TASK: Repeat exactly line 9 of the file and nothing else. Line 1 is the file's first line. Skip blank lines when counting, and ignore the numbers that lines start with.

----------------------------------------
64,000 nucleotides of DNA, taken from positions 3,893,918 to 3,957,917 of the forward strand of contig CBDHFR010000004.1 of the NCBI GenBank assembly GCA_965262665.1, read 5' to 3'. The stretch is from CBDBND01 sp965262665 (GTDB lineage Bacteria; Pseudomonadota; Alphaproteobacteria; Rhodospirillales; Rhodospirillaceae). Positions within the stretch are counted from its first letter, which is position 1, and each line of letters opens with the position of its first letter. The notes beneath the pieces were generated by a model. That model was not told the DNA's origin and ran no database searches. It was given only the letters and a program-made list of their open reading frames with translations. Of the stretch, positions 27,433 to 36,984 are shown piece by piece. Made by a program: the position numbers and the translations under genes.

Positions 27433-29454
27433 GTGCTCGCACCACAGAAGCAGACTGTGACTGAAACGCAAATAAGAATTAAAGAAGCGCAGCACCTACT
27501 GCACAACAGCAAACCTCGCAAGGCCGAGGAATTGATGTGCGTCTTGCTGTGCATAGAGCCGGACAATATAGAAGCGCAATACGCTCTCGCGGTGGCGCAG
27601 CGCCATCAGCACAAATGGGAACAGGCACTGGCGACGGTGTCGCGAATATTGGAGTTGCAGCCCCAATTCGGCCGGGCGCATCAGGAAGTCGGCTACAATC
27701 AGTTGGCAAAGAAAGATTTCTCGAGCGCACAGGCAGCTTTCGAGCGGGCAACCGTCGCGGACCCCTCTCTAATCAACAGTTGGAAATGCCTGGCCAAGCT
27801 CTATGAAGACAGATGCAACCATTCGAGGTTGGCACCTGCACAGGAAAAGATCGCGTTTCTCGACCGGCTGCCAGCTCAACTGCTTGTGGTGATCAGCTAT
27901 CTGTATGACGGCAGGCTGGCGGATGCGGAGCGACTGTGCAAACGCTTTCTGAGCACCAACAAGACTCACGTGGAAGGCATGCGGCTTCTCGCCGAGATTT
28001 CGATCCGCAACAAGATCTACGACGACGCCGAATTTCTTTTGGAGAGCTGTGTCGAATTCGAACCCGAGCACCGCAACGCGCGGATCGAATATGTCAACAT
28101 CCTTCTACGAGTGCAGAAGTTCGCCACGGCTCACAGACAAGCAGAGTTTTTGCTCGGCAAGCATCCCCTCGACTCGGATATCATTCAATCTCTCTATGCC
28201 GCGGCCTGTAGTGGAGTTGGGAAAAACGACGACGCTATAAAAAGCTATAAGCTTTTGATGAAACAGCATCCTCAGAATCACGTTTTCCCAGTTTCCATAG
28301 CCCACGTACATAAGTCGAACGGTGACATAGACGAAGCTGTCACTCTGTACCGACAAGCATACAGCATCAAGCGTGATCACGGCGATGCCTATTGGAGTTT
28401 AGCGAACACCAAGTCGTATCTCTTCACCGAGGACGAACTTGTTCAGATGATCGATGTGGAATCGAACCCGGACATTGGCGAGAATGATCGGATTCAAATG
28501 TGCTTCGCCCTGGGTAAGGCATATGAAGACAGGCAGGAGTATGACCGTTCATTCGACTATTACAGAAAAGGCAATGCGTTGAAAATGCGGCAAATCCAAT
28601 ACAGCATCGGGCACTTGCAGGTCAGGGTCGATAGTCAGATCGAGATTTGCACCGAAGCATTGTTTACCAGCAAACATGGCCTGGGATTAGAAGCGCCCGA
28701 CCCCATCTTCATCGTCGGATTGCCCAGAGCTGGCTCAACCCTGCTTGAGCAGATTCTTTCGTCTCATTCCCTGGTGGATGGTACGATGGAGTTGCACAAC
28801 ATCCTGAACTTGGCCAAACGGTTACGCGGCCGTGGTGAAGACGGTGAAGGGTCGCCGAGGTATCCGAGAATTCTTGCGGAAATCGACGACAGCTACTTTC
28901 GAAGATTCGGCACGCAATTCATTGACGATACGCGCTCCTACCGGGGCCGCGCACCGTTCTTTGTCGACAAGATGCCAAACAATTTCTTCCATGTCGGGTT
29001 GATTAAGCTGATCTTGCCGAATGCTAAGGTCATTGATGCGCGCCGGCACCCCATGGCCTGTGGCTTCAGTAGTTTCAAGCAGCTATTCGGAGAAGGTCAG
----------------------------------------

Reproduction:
28001 CGATCCGCAACAAGATCTACGACGACGCCGAATTTCTTTTGGAGAGCTGTGTCGAATTCGAACCCGAGCACCGCAACGCGCGGATCGAATATGTCAACAT